The European Environment Agency (EEA) has released a report on hazardous substances emitted into fresh and marine waters, noting climate change impacts, and a report on climate change impacts on water services and health.
15 July 2011: The European Environment Agency (EEA) has released a report on hazardous substances emitted into fresh and marine waters, noting climate change impacts, and another report on climate change impacts on water services and health.
The first report, titled “Hazardous substances in Europe’s fresh and marine waters: An overview,” points to ‘emerging pollutants,’ for which awareness of potential effects has only emerged recently and scientific understanding may still be incomplete. In the absence of appropriately strong measures, the report notes that climate change is likely to adversely affect chemical water quality over the coming decades. More intense rainfall, for example, is predicted to increase the flushing of hazardous substances from both urban and agricultural land. The report concludes that to reduce hazardous substances in water, a more sustainable production and use of chemicals should be applied both in Europe and beyond.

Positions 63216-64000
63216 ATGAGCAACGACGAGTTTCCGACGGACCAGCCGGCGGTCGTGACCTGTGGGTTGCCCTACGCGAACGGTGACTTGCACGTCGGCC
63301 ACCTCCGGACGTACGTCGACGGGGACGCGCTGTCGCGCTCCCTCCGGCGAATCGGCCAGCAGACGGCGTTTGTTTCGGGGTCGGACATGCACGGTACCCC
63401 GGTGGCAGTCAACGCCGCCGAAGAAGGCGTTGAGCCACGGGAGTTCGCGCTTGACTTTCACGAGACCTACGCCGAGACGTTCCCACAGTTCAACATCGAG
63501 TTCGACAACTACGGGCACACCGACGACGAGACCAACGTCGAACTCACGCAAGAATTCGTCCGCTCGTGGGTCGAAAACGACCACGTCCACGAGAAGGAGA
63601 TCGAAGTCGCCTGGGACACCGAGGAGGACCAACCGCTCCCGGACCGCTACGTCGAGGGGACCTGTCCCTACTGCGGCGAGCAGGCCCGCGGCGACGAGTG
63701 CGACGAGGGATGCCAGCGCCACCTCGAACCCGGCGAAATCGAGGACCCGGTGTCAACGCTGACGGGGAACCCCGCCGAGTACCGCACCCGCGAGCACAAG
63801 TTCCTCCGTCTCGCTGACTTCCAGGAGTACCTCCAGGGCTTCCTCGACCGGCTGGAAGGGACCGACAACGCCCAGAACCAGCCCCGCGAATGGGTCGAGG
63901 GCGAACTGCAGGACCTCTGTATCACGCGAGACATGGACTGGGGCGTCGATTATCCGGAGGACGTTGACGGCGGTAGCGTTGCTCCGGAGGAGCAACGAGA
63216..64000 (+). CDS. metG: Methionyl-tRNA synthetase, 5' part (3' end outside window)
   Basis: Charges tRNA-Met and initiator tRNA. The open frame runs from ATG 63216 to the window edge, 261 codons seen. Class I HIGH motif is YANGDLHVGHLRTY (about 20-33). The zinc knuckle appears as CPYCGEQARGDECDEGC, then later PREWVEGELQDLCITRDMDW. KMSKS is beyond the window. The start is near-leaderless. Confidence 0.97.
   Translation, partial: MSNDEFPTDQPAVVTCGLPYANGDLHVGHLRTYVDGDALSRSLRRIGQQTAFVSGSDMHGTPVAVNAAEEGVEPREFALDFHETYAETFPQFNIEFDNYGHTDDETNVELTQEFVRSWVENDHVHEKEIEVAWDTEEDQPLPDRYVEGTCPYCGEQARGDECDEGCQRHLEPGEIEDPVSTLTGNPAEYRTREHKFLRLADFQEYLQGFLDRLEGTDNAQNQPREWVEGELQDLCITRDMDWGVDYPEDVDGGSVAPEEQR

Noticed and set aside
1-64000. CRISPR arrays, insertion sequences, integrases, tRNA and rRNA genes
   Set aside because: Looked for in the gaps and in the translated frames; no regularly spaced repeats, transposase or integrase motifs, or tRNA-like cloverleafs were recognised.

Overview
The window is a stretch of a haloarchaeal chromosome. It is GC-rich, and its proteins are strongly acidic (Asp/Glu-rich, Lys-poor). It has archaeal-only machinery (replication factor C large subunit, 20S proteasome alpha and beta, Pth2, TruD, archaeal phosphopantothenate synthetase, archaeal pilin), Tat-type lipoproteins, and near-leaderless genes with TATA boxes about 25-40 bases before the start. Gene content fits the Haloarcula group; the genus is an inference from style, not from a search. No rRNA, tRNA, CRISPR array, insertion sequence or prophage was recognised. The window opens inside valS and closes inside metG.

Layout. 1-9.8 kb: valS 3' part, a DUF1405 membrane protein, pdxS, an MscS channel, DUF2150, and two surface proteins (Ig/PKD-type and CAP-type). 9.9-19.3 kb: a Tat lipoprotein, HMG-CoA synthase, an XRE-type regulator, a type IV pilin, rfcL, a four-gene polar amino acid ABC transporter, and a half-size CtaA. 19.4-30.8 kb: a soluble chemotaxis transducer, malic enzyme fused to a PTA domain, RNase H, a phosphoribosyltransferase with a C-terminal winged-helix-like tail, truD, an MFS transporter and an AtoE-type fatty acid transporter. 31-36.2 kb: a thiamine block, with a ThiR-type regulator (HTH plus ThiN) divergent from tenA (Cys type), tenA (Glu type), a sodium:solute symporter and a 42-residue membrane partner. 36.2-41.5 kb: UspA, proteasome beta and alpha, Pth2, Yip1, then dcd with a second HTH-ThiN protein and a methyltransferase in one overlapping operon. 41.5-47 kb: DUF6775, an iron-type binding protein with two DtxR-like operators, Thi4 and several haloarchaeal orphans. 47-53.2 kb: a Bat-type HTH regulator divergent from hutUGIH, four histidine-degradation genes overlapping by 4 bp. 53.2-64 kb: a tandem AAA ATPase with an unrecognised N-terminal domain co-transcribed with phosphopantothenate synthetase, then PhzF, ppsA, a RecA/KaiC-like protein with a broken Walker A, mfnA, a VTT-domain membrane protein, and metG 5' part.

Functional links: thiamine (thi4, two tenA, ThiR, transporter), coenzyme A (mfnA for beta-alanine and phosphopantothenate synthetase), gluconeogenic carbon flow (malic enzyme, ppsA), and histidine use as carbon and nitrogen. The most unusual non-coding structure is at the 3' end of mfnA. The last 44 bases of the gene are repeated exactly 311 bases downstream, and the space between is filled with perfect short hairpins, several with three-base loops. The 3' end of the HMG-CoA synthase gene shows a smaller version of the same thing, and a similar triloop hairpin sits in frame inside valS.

The second report, titled “Safe water and healthy water services in a changing environment,” summarizes existing knowledge of climate change impacts on water services and health, the nature and effectiveness of the policy response, and the coverage and gaps in existing assessments of these themes. According to the report, drinking water supplies and sanitation systems will have to be made resilient to climate change, and drinking water and sanitation must be fully incorporated in integrated water resource management. [Publication: Hazardous Substances in Europe’s Fresh and Marine Waters: An Overview] [Publication: Safe Water and Health Water Services in a Changing Environment]